Parents: welcome to bad parts of SpEd world

by rickcolosimo on March 15, 2011

Apparently No Child Left Behind is failing because it’s revealing that schools are leaving children behind. And so schools, rather than contemplate that they’re not doing well, are suggesting that goals be changed so that they can succeed.

Seriously? They’re going to change the rules because the schools are failing? Isn’t that exactly the point of NCLB in the first place? Standardized testing that couldn’t be tweaked, sidestepped, or BS’d into meaninglessness?

And redefining “proficient?” Are you kidding me? There’s a specific reference to a state that redefined “proficient” in a subject to increase the pass rate. What’s next here? 2+2= (any answer from 3 to 5?)

The funny thing, the tragic thing I suppose, is that the constant redefinition (always downward, of course) is exactly what happens to special ed students when schools fail to meet goals they set in advance. This “facing reality” is vastly more common with teachers and schools and districts that don’t know what they’re doing and don’t care. Those that care make changes. Those that know what they’re doing make changes.

This article on NCLB explains exactly why my take on special ed at this point is that it’s all about performance management. Goals are relatively easy to set, the pace should be adjusted on a student by student basis, and then it’s a matter of performance management to figure out what’s going on. Are there organic deficits in the child that limit learning pace or ability that were not known in advance? Maybe some element of adjustment is appropriate, such as when my son’s behavior took a six-month detour into extreme silliness and interfered with his overall learning during that period. I couldn’t imagine holding the school or the district responsible for that.

But when a kid has a 100 IQ, there shouldn’t be a lot of excuses for maintaining, and eventually increasing, pace of learning. Lots of data can solve all the objections that are running through the heads of the people who don’t want to be held accountable for this right now — comparing apples to oranges, in terms of kids and learning objectives, being the main source of objections. But just because things are difficult is no reason not to do them. My son doesn’t have a choice; neither do I. Neither should our schools, not if they want to regain the position of authority and trust they once had in America.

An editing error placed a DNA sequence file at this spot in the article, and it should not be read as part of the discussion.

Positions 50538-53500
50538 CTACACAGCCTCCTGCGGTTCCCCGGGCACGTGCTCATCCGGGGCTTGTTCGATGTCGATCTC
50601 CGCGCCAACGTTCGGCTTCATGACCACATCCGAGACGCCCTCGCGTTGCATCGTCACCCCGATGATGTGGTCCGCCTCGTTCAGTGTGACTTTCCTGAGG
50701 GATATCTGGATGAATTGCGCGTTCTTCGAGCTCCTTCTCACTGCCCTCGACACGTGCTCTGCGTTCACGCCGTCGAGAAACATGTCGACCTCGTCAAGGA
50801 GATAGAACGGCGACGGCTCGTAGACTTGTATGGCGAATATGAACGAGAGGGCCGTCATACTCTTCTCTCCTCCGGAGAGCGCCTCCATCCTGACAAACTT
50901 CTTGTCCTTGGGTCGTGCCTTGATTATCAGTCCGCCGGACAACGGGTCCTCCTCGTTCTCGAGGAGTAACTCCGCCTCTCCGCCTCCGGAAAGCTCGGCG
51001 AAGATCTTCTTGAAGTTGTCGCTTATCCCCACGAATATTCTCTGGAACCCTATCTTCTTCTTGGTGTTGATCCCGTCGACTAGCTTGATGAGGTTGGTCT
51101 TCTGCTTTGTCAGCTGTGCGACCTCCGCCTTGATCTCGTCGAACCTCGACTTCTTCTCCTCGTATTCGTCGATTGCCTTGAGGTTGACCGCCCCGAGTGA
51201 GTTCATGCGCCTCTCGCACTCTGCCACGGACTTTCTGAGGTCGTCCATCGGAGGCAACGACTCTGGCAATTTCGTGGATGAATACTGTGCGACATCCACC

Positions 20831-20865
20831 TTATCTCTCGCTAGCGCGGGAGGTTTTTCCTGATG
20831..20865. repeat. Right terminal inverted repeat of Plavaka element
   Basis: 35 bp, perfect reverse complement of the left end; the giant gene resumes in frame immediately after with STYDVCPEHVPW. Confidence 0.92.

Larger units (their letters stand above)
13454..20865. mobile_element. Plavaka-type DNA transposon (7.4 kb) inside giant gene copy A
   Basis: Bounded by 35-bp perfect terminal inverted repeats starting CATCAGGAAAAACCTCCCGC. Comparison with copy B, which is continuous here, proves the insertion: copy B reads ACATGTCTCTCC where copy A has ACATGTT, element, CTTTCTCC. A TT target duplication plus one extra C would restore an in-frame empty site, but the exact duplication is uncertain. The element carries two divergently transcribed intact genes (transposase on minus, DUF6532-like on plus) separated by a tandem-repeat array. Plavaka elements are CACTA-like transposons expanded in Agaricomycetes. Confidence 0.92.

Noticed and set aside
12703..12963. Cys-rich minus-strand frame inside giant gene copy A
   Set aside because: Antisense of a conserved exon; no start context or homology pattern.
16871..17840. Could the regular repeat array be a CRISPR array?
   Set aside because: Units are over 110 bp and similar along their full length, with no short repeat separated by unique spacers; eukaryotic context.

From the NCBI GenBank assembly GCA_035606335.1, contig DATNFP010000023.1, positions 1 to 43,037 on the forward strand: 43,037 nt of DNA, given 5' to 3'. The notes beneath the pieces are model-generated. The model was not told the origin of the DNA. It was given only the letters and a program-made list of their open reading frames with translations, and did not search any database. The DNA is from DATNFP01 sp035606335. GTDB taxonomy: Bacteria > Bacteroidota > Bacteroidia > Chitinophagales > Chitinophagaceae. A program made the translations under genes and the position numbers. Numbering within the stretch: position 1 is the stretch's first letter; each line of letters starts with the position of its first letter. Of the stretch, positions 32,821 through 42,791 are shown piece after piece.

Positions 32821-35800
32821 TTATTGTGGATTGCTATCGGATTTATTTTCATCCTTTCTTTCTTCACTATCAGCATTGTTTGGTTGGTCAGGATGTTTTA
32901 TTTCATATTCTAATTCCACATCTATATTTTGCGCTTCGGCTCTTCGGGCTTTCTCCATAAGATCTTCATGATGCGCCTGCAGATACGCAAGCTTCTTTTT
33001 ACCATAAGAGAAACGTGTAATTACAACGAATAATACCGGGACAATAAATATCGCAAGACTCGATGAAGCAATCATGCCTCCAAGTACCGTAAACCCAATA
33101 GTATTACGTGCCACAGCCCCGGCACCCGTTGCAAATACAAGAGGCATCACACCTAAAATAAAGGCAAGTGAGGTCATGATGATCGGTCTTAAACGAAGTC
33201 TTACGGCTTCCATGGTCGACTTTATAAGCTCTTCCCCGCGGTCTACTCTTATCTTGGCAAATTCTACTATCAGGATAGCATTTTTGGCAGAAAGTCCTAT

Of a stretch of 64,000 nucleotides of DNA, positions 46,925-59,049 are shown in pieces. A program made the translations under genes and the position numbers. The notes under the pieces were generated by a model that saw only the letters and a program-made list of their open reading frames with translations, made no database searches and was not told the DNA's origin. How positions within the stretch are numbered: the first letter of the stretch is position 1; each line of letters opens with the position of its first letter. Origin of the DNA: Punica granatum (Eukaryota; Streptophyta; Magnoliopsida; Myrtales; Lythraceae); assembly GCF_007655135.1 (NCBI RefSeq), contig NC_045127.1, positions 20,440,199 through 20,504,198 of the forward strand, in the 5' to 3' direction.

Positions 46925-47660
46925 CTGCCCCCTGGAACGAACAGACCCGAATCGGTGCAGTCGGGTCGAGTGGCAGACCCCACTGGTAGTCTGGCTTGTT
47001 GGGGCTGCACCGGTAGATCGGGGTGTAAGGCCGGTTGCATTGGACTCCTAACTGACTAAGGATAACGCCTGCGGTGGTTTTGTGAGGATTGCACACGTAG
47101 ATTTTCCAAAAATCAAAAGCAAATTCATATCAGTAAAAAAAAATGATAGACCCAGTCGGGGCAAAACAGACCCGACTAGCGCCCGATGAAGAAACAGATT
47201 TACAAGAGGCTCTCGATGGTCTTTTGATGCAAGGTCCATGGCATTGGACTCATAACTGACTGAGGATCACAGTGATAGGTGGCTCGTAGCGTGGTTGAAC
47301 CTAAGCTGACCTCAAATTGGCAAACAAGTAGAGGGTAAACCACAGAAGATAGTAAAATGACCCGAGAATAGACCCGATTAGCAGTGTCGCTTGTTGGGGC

My younger son will be starting kindergarten in the fall. I have no illusions that there will be far less management, even in terms of goals for the year, than for my son on the spectrum. But our district is great on the special ed side; I feel like the people I work with care about my son, I feel like they care that he makes improvements, and I feel like that care isn’t motivated solely by eventually making his program cheaper (although I would be fine with motivating good behavior with monetary savings!).

What are your experiences with general education goals and objectives? Do teachers look at you cross-eyed when you talk about such things?

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